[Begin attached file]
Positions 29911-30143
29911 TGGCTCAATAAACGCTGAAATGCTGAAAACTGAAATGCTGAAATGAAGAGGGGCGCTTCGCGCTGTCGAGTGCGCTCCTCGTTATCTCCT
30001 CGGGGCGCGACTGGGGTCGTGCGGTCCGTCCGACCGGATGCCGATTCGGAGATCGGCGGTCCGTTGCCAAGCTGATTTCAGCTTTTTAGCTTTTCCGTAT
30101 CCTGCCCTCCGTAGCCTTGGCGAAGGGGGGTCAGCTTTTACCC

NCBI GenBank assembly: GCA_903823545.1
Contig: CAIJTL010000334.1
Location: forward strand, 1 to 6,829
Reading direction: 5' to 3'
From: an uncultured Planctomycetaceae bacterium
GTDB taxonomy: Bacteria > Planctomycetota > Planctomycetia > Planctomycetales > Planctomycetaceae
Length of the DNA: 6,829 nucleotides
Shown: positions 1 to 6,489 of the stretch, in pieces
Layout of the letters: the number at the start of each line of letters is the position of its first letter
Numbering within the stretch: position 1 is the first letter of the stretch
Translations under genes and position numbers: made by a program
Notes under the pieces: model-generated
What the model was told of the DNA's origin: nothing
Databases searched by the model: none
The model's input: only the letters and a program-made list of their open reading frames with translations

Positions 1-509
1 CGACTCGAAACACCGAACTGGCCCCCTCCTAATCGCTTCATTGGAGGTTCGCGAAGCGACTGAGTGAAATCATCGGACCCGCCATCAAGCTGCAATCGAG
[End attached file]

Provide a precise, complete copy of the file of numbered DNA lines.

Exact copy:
Positions 29911-30143
29911 TGGCTCAATAAACGCTGAAATGCTGAAAACTGAAATGCTGAAATGAAGAGGGGCGCTTCGCGCTGTCGAGTGCGCTCCTCGTTATCTCCT
30001 CGGGGCGCGACTGGGGTCGTGCGGTCCGTCCGACCGGATGCCGATTCGGAGATCGGCGGTCCGTTGCCAAGCTGATTTCAGCTTTTTAGCTTTTCCGTAT
30101 CCTGCCCTCCGTAGCCTTGGCGAAGGGGGGTCAGCTTTTACCC

NCBI GenBank assembly: GCA_903823545.1
Contig: CAIJTL010000334.1
Location: forward strand, 1 to 6,829
Reading direction: 5' to 3'
From: an uncultured Planctomycetaceae bacterium
GTDB taxonomy: Bacteria > Planctomycetota > Planctomycetia > Planctomycetales > Planctomycetaceae
Length of the DNA: 6,829 nucleotides
Shown: positions 1 to 6,489 of the stretch, in pieces
Layout of the letters: the number at the start of each line of letters is the position of its first letter
Numbering within the stretch: position 1 is the first letter of the stretch
Translations under genes and position numbers: made by a program
Notes under the pieces: model-generated
What the model was told of the DNA's origin: nothing
Databases searched by the model: none
The model's input: only the letters and a program-made list of their open reading frames with translations

Positions 1-509
1 CGACTCGAAACACCGAACTGGCCCCCTCCTAATCGCTTCATTGGAGGTTCGCGAAGCGACTGAGTGAAATCATCGGACCCGCCATCAAGCTGCAATCGAG